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Limited economic data makes for quiet start to the week beyond Brexit

Today's news headlines:

  • 'Dollar firm near two-week high, risk appetite unfazed by weak China GDP’. China’s growth is nearing lows not seen for 30 years but hopes over Brexit and an thaw in US-China trade relations are buoying sentiment. (Reuters)
  • 'Pound's Rally Faces Reality Check as Traders Await Brexit Plan B’. With cross party talks having failed to make progress, there’s mounting concern that last week’s bumper gains for Sterling could prove overdone. (Bloomberg)

Ongoing Brexit confusion is continuing to take a toll on the Pound, extending the losses seen ahead of the weekend break. There is some concern that the political risk isn’t being properly priced into the market, although the prospect of the Labour Party taking power with a minority government remains somewhat distant. Critically, there seems to be little appetite in Westminster for allowing Theresa May to simply run down the clock and trigger a no-deal Brexit at the end of March. The latest plan is that the Prime Minister won’t budge on the proverbial ‘red lines’, but wants to try and renegotiate the Irish border backstop before taking the bill back to MPs for another vote. However, the European Union has already made it clear that the present offer is final, although critically Eurosceptic MPs are coming around to the existing deal on the basis that it’s better than risking no Brexit at all. Theresa May is obliged to update parliament tomorrow of her next steps following last week’s failed vote. With this in mind, Sterling is likely to remain somewhat volatile in the medium-term and could react sharply even to false rumours, let alone hard facts.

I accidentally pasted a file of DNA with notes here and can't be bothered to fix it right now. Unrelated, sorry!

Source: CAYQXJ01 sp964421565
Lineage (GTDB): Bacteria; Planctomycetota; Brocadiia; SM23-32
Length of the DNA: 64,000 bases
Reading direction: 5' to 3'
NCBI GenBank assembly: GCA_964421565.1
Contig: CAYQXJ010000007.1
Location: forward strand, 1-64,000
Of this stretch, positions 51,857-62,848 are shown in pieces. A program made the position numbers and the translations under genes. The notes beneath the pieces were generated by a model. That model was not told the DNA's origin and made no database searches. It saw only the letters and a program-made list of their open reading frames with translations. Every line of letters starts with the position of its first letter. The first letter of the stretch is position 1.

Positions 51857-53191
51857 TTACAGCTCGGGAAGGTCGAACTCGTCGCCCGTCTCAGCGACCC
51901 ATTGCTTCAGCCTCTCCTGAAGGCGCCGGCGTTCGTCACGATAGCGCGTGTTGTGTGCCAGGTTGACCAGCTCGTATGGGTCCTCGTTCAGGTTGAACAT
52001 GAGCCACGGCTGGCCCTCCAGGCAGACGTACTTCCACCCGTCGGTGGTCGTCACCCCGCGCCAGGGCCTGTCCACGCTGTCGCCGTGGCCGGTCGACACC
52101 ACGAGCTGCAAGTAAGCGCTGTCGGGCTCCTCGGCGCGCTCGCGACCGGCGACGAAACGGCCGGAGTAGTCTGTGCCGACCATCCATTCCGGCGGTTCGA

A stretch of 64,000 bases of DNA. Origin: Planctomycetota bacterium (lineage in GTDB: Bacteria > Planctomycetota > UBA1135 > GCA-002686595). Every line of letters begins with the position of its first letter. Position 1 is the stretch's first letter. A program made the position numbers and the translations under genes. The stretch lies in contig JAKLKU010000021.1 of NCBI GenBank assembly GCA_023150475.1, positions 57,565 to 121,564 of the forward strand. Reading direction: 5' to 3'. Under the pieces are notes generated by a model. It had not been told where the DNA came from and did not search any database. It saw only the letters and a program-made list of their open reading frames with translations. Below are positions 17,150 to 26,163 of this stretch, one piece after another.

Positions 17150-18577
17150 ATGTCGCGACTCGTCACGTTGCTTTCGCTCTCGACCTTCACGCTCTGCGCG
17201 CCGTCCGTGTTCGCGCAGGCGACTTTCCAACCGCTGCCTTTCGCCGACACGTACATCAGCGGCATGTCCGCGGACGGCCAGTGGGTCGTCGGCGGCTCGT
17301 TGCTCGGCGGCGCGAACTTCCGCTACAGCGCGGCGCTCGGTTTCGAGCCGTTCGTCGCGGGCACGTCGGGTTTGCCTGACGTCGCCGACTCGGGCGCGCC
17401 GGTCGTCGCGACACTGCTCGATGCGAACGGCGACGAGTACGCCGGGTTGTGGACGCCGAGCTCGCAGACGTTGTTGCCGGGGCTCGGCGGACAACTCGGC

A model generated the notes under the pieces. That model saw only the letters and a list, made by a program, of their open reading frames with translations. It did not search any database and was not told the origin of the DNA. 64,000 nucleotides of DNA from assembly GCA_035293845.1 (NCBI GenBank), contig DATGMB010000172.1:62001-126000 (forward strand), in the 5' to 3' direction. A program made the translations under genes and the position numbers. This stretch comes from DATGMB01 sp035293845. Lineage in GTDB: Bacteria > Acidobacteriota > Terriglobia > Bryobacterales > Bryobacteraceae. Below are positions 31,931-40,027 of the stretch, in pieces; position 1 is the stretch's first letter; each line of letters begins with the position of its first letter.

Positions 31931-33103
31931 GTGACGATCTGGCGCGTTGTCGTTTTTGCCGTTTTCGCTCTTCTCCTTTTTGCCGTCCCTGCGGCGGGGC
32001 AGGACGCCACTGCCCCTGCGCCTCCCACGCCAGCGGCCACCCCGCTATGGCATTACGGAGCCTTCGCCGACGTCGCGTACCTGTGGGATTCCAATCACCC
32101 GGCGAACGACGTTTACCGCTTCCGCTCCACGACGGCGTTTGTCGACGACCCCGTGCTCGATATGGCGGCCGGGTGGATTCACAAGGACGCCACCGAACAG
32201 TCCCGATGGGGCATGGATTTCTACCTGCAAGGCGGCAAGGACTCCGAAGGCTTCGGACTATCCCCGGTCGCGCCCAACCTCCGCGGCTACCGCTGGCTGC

With US markets closed today for the Martin Luther King holiday, it could well be a quiet start to the week for currency markets. However, the dominant theme appears to be one of mounting risk appetite. Although the US government remains in a state of shutdown owing to the funding stand-off between Donald Trump and the Democrats, there’s speculation that a breakthrough could be getting closer. The President has apparently rejected the idea of an amnesty for so-called ‘Dreamer’ immigrants, but is instead favouring a broader suite of concessions in a bid to win support for a physical border to be constructed between the US and Mexico.

Ultimately, there’s growing confidence that the shutdown can be concluded, and with equity markets struggling to make progress, this appears to be lending support to the Dollar, even with the dovish signals which have been emerging from the Federal Reserve. The US Dollar seems set to find further support as the week unfolds, with expectations running high that the European Central Bank (ECB) will set a pessimistic tone when it declares its latest stance over monetary policy later this week. Despite some isolated upbeat economic releases being seen from the Eurozone at the start of the year, headwinds continue to build. Any suggestion that fresh stimulus measures will be needed—possibly through the auctioning of some very cheap corporate loans—could have the potential to weigh on the Euro.


Optimism over political progress being made in the US and profit taking off the back of last week’s bumper gains saw the Pound sell off against the US Dollar ahead of the weekend break. Further positive developments could leave Cable posting fresh losses on the downside.


Similarly, the Euro came under selling pressure ahead of the weekend break, although it has now recovered the bulk of Friday’s losses. However, the pair does remain towards the lower end of its recent range, and further weakness could follow if the ECB sets a dovish tone later in the week.


The Pound has lost more than a cent from last week’s highs, illustrating the fallibility of any upside for Sterling given the current political situation in the UK. Meaningful progress over Brexit could offer further gains, although the present situation suggests risk remains weighed on the downside.